It was the stuff dreams are made of for Clifton polo player, Jack Mantova, when his gelding Milo, stepped up to the plate at the recent World Polo Championships held in Sydney.
Milo was named Best Playing Pony of the World Cup final after an exciting week of polo from October 21 to 29, at the Sydney Polo Club.
Jack and his father, Steve, of Clifton, on the Darling Downs, loaned their nine year old gelding, Milo, to the Polo World Cup committee along with 279 other horses from the Australian polo community for the running of the event.
Milo was one of the 30 horses in the pool of polo ponies drawn by Argentina and was played by Argentinian number one player, Lucio Fernandez Ocampo, in each game over the nine days.
Argentina won all their pool matches against the United States, Spain and Australia, while a second pool consisted of teams from India, New Zealand, Chile and England.
“Milo got better and better each game,” Lucio said.
So much so that when the Argentinians made the final against world cup title holders, Chile, Milo was in their starting line-up.
The closely fought final played on Sunday, October 29, was seven goals a-piece after the sixth and final chukka, and went into extra time with Lucio scoring the winning goal of the world cup on Milo.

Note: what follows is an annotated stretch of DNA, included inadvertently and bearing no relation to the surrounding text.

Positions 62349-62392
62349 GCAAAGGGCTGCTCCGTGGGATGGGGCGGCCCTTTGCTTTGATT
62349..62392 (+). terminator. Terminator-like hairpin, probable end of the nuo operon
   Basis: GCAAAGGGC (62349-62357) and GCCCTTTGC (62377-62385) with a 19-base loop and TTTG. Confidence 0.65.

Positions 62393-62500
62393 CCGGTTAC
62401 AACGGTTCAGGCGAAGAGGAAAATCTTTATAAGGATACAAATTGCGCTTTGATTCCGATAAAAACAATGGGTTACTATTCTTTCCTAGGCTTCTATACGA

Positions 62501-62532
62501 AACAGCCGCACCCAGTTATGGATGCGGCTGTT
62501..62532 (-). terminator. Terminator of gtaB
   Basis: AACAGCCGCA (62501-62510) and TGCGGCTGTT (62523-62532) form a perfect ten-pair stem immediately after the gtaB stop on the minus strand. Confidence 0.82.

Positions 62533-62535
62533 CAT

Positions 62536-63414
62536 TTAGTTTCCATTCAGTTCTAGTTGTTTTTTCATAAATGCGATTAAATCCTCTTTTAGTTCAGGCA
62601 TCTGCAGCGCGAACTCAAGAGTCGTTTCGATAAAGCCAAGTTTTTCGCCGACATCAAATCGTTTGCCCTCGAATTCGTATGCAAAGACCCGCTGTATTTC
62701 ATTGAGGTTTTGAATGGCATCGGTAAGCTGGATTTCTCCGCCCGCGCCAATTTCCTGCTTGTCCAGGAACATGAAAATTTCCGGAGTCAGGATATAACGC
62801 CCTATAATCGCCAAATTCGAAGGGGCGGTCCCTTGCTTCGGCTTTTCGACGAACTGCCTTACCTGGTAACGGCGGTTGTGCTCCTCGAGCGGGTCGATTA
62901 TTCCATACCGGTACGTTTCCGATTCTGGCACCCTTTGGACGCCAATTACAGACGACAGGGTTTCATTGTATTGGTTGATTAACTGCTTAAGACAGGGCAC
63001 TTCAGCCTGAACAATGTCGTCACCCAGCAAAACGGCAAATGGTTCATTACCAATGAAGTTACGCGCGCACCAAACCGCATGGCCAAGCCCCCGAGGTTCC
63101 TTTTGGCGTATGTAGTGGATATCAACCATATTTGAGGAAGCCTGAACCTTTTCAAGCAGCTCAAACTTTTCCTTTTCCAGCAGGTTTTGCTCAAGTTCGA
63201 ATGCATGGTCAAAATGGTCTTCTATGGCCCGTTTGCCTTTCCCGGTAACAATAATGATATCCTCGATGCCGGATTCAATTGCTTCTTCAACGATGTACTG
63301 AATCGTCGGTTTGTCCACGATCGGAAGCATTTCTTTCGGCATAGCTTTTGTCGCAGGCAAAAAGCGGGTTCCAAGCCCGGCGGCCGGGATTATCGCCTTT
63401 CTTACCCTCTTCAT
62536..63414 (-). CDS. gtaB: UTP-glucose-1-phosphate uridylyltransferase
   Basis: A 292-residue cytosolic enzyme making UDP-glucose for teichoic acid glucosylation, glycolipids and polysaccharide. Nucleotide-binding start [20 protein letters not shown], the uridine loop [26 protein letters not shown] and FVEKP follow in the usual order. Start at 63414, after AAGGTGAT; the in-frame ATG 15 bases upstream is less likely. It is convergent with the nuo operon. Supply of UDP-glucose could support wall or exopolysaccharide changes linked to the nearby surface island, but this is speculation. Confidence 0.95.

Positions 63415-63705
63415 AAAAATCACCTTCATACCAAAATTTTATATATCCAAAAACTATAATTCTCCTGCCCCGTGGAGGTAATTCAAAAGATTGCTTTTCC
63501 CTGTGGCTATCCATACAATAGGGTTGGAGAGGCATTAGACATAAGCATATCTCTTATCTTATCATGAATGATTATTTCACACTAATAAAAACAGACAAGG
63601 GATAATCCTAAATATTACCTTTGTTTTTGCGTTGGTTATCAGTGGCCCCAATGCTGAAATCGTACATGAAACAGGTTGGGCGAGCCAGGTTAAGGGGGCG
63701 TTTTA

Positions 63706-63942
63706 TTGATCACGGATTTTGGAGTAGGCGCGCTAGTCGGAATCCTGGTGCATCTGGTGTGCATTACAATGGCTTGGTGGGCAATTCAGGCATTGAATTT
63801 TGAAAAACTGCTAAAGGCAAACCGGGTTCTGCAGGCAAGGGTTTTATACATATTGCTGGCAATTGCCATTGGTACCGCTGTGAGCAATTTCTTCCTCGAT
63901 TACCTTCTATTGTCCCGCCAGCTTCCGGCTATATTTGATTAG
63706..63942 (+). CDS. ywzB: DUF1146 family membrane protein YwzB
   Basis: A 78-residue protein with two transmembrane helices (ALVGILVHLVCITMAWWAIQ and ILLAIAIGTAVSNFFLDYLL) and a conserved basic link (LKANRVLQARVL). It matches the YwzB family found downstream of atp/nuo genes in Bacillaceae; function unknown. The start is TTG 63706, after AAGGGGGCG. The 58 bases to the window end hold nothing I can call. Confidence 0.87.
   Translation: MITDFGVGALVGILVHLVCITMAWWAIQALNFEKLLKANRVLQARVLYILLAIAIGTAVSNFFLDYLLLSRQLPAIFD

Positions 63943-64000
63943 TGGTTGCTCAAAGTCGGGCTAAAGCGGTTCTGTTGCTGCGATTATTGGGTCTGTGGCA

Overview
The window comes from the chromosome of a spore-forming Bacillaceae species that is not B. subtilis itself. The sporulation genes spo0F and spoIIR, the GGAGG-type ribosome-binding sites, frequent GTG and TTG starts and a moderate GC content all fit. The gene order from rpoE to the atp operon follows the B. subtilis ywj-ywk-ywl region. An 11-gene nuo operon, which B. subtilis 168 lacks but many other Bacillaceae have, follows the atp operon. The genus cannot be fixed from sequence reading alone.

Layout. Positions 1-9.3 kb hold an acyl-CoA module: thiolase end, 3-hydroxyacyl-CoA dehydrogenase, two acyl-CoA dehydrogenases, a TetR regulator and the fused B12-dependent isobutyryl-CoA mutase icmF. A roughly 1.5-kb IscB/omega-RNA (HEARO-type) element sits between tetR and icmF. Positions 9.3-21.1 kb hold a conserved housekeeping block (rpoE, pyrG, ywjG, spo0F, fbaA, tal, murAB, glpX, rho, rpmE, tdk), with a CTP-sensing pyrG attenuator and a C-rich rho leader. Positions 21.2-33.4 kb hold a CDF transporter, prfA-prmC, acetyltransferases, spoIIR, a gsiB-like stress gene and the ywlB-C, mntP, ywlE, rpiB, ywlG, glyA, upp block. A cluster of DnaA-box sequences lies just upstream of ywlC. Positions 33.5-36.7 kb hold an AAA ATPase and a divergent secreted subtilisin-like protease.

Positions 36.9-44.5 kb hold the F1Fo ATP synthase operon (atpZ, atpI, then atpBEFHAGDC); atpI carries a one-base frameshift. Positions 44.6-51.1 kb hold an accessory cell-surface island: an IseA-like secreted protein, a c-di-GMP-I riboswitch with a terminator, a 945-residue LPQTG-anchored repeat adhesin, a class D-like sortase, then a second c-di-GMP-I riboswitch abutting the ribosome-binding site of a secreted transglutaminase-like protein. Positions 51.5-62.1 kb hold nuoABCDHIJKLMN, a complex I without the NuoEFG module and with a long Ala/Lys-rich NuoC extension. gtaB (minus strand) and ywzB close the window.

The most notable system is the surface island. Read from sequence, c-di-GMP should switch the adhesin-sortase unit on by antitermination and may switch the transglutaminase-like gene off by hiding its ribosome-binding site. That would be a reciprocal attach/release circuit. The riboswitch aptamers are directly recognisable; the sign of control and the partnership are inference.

Milo was then awarded the Best Playing Pony of the final, and presented in front of an adoring crowd at the trophy presentation.
As well as being a horse lender, Jack also took part in the World Championships as a horse steward.
Jack said he and his father bought Milo as a raw five year old, primarily for the sport of polocrosse, but when Jack started playing polo for the Downs Polo Club last year, that all changed.
“Many hours of riding went into making Milo the horse he is today, as he had a mind of his own and wasn’t always easy to get along with,” Jack said.
“Dad and I put a lot of time into training him,” he said.
Only new to the sport, Jack won his first pony prize on Milo at the Downs Shield at Clifton in June last year, where Jack’s team, Scanlan, won the A grade, with Milo winning the prize for Best Novice First Year Pony.
Jack then worked and played for a year at Ellerston, east of Scone in the Hunter Valley, before returning home to Clifton to play again for the Downs Polo Club during the 2017 season.
Polo World Cup horse director, Anto White, expressed to the horse lenders that they had done something that could not be repeated anywhere in the world.
“The quality of the horses that were gifted to this World Cup, I feel will never be equalled,” Mr White said.
“It has been an outstanding team effort that has put Australian Polo in a place I don’t think it has been before,” he said.
“I think that the Australian XI FIP (Federation of International Polo) World Polo Championships will be talked about for many years to come.”
Qualifying tournaments were held from early this year around the world with scores of countries competing for the chance to qualify for Sydney.
This tournament takes place every three years and gives every country the opportunity to compete for the title of world champion.